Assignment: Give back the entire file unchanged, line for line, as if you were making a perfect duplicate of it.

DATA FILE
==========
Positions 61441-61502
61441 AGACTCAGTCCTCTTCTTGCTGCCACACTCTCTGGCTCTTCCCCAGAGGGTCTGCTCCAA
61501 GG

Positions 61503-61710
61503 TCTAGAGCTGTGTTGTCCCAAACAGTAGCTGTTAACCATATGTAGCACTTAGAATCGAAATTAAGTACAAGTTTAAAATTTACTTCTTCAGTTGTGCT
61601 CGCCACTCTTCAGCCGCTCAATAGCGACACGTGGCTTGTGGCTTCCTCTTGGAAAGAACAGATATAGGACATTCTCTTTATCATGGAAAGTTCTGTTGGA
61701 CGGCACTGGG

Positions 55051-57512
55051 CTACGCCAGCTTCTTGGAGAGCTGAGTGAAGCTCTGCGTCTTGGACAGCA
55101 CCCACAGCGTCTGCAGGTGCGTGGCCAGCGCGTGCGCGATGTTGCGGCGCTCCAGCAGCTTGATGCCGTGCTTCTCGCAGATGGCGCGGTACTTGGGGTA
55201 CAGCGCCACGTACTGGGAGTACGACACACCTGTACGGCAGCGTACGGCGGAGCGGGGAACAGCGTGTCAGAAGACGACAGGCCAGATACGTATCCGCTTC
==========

Positions 61441-61502
61441 AGACTCAGTCCTCTTCTTGCTGCCACACTCTCTGGCTCTTCCCCAGAGGGTCTGCTCCAA
61501 GG

Positions 61503-61710
61503 TCTAGAGCTGTGTTGTCCCAAACAGTAGCTGTTAACCATATGTAGCACTTAGAATCGAAATTAAGTACAAGTTTAAAATTTACTTCTTCAGTTGTGCT
61601 CGCCACTCTTCAGCCGCTCAATAGCGACACGTGGCTTGTGGCTTCCTCTTGGAAAGAACAGATATAGGACATTCTCTTTATCATGGAAAGTTCTGTTGGA
61701 CGGCACTGGG

Positions 55051-57512
55051 CTACGCCAGCTTCTTGGAGAGCTGAGTGAAGCTCTGCGTCTTGGACAGCA
55101 CCCACAGCGTCTGCAGGTGCGTGGCCAGCGCGTGCGCGATGTTGCGGCGCTCCAGCAGCTTGATGCCGTGCTTCTCGCAGATGGCGCGGTACTTGGGGTA
55201 CAGCGCCACGTACTGGGAGTACGACACACCTGTACGGCAGCGTACGGCGGAGCGGGGAACAGCGTGTCAGAAGACGACAGGCCAGATACGTATCCGCTTC